Travelers may find themselves at risk because they are less likely to be aware of dengue than malaria, an even more common and life-threatening illness, said Anton Peleg, an infectious disease research fellow at Beth Israel Deaconess Medical Center in Boston. Peleg, one of the doctors who treated me, trained for a year in Brisbane, Australia, where he saw people returning with dengue fever from the Pacific Islands, Indonesia and New Guinea, among other places.

"Certain regions have intermittent outbreaks of dengue, as seen in the Cook Islands, and it is these regions [where] tourists are often at great risk, as the outbreaks are difficult to predict and preventative measures may not be utilized," Peleg said. He added, "With the current trends in global warming, dengue will no doubt continue to be a major public health problem and risk for the traveler."

So far this year, Brazil has reported more than 135,000 dengue cases and 17 deaths, according to the Pan American Health Organization. Paraguay declared a state of emergency with upward of 25,000 cases -- more than six times last year's total -- and 11 deaths. The Jakarta Post reports that 45 people have died from the disease in the Indonesian capital already this year, with more than 13,000 infected, triggering citywide fumigations of dengue-prone areas. And in the Cook Islands, health officials predict that the current cyclical outbreak, which began last June and is now winding down, will exceed 1,000 reported cases (out of a total population of about 18,000).

The Cook Islands Tourism Corp. was told by health authorities in February that about 10 tourists had contracted dengue there in the previous five months, and health officials in Auckland, New Zealand, received 29 notifications of dengue cases among returning travelers this year, with 19 from the Cook Islands and a small number from other Pacific Islands. However, the exact number of tourist infections in any particular country is generally difficult to determine because many people have mild symptoms and do not see a health-care provider. In addition, mandatory reporting of dengue does not exist in most countries, and laboratory confirmation is often lacking.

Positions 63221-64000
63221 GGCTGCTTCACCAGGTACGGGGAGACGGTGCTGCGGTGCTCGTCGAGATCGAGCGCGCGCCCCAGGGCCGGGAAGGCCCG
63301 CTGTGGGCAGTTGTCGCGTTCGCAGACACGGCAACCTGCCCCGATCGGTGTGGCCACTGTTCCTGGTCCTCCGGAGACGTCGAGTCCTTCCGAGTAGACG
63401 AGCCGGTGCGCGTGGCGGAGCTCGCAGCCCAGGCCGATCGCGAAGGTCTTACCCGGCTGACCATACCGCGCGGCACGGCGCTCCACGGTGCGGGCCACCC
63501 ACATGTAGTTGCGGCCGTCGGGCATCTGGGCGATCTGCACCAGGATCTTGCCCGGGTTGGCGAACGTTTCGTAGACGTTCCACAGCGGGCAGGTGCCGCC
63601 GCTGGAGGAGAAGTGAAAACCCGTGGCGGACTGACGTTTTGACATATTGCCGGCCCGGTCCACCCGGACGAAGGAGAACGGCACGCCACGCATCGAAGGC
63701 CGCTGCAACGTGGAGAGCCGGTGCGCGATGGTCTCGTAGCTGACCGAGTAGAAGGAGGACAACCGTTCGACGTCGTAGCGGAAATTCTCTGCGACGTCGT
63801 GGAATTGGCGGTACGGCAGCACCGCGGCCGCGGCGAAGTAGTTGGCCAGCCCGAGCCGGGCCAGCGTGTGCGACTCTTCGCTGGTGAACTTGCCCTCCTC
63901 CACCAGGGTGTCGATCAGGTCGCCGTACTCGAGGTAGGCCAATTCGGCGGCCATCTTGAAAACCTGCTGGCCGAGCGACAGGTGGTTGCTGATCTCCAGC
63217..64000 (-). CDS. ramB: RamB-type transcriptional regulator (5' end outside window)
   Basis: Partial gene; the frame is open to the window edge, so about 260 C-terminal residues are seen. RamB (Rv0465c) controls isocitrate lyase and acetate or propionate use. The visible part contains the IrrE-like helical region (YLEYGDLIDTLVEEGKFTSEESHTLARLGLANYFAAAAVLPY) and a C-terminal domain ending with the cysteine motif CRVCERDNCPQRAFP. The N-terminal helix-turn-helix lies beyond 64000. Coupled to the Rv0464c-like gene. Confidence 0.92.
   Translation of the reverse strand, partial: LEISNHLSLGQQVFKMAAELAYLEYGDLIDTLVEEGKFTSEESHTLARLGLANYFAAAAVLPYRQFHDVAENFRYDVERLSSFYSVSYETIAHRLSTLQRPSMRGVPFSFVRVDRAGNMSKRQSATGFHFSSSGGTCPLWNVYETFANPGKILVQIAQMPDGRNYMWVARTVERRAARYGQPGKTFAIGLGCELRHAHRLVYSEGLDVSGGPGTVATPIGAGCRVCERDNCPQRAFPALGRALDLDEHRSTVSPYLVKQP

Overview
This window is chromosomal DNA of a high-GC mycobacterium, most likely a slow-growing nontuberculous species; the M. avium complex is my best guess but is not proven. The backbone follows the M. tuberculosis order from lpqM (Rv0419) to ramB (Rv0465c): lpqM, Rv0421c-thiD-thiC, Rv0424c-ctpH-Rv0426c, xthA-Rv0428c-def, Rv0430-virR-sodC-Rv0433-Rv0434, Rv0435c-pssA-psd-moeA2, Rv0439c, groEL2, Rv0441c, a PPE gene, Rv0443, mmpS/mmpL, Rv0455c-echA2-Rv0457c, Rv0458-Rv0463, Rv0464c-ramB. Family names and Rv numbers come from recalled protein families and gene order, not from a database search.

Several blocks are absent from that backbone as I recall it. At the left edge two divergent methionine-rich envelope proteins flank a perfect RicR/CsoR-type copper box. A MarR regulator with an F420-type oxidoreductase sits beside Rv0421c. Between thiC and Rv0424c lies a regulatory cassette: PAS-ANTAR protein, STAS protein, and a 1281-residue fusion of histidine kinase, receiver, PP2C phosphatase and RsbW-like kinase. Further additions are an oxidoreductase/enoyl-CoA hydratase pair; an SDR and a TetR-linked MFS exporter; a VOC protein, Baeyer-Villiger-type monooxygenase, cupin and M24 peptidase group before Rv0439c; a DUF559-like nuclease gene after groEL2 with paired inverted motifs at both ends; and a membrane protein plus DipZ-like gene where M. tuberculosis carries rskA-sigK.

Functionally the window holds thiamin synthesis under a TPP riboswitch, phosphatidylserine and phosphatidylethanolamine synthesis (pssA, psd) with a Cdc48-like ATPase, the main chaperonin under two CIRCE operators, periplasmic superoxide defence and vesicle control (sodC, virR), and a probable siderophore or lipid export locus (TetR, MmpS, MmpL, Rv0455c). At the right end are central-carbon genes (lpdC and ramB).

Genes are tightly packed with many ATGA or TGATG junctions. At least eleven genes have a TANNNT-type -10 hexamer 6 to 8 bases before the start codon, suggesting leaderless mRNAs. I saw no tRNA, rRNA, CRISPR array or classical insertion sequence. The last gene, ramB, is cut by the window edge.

Other countries with recent or current outbreaks include Cuba (albeit officially unconfirmed), Pakistan, Mexico, Bolivia, the Dominican Republic and India, said Hamish Mohammed, an epidemiologist with the CDC Dengue Branch in San Juan, Puerto Rico. Nor is the United States immune. Dengue fever has appeared along the U.S.-Mexico border, with cases reported in South Texas in 1999 and 2005. Health officials estimate that 30 cases are confirmed each year among returning U.S. travelers.

Travelers like me.

* * *

Mark and I returned home to Cambridge on Monday, Jan. 22, rested and healthy, looking forward to the new year. Five days later, I woke up with a strange feeling. I didn't have a stomachache or temperature, but my joints ached intensely, as if I were having an all-body arthritis attack.

I spent the weekend clutching a blanket and taking painkillers as my body grew chilled, then feverish. My walk was stilted, my skin sensitive to the touch. Mark assumed it was severe flu or fatigue after our long journey. My primary care doctor, Gary Trey, whose father once had dengue, considered the disease a possibility and urged me to head to the hospital if my fever spiked above 102 degrees.